Just last year, there were nearly 50 children under the age of 14 who were killed in heatstroke-related accidents in Port St. Lucie and elsewhere because they were left in a hot car.
We live in Florida, it’s hot and it’s the summertime. All of these factors greatly increase our young one’s risks for one of these accidents. For that reason, safety advocates with the National Highway Traffic Safety Administration (NHTSA) have teamed up with officials from Safe Kids Worldwide to help to raise awareness in caregivers about these kinds of accidents.
The two organizations will be hosting events around the country to help to do just that — to highlight the dangers of heatstroke, or hyperthermia.
“Parents and caregivers are the first line of defense against heatstroke deaths and injuries, but everyone in the community has a role to play in keeping our children safe,” said USDOT Secretary Ray LaHood.
Our Port St, Lucie injury attorneys understand that parents, guardians and caregivers are the first line of defense against these kinds of accidents. You have the power to save these kids’ lives. Since 1998, there have been nearly 550 children under the age of 14 who died in these kinds of accidents. Now, officials are stepping up and working to get parents into the habit of checking their vehicles before walking away. The new partnership between the NHTSA and Safe Kids Worldwide is working to enhance the NHTSA’s 2011 campaign, “Where’s baby? Look before you lock.”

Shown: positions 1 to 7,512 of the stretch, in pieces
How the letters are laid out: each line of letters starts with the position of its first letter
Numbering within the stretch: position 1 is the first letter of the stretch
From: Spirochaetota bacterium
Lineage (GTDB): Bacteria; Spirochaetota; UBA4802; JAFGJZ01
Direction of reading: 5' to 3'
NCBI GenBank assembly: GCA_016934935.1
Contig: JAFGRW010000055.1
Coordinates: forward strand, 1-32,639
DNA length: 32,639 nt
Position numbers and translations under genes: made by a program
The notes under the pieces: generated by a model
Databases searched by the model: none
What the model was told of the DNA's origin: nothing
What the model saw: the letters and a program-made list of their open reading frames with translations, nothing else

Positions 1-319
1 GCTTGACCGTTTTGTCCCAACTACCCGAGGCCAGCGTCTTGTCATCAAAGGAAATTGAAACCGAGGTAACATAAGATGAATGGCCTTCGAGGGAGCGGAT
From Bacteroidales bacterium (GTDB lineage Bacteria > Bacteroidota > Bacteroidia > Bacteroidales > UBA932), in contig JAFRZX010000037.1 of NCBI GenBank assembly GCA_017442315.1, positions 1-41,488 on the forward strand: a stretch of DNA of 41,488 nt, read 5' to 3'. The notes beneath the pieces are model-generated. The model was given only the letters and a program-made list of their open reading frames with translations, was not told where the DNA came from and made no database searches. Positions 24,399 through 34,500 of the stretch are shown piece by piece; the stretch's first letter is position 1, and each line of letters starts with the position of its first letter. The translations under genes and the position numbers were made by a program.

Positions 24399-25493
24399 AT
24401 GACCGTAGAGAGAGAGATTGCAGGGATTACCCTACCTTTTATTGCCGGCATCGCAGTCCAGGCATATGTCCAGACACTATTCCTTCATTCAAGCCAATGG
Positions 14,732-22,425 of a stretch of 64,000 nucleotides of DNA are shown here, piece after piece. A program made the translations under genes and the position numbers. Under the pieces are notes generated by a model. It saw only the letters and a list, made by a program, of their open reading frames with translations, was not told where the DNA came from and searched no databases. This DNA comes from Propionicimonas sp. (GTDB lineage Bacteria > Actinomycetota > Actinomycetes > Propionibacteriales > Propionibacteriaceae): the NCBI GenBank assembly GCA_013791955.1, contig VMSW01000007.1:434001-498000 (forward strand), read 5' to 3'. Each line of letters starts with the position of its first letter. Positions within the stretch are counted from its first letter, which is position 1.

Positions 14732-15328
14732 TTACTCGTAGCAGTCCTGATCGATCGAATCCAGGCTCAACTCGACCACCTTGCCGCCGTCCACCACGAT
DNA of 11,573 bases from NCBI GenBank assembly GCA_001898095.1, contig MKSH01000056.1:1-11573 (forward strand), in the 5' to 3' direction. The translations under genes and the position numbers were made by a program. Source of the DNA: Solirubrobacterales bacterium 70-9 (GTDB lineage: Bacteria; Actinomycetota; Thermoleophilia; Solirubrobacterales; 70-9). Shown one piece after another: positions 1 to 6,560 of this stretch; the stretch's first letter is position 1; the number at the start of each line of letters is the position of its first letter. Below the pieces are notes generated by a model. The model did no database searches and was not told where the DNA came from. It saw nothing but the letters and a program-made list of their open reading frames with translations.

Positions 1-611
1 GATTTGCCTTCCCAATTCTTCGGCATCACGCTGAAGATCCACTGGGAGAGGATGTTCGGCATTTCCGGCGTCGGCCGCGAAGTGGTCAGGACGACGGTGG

You might be thinking that this could never happen to you or your child, that you’re too careful to let one of these accidents happen. But the truth of the matter is that these kinds of accidents happen every day to every walk of life. Most of the time, these kinds of accidents are in fact just that — accidents. And they’re unintentional. The truth is that they oftentimes involve the most loving and conscientious parents.
To help you to avoid one of these accidents, officials with the NHTSA and Safe Kids Worldwide offer you the following safety tips to remember whenever you leave your vehicle.
-Whatever you do, you never want to leave a child alone in a vehicle, even if the a/c is on and the windows are cracked.
-You want to make sure that you check your vehicle, every time, before you get out. Be sure to look both in the front and the back seats.
-Keep an important item, like your purse of your briefcase, in the back seat so that you’re forced to turn around before exiting the vehicle.
-Tell your kid’s childcare provider, whether it’s a daycare center or a babysitter, to contact you if your child does not show up as expected.
-Teach your kid that a vehicle is not a play area.
-Keep your car keys out of reach of children.
The legal team here at Freeman, Mallard, Sharp & Gonzalez fight for the rights of personal injury victims and their families who have been injured in Palm Beach County and elsewhere in the surrounding areas. If you or someone you love has been injured in a motor vehicle-related accident, call us at 1-800-561-7777 to schedule an appointment for a free consultation to discuss your case.
More Blog Entries:
Child Injuries in Riviera Beach and Elsewhere Targeted by Poison Prevention Week, South Florida Injury Lawyers Blog, March 23, 2012
Child Injury in Palm Beach County Possible with Recently Discovered Child Product Defects, South Florida Injury Lawyers Blog, March 21, 2012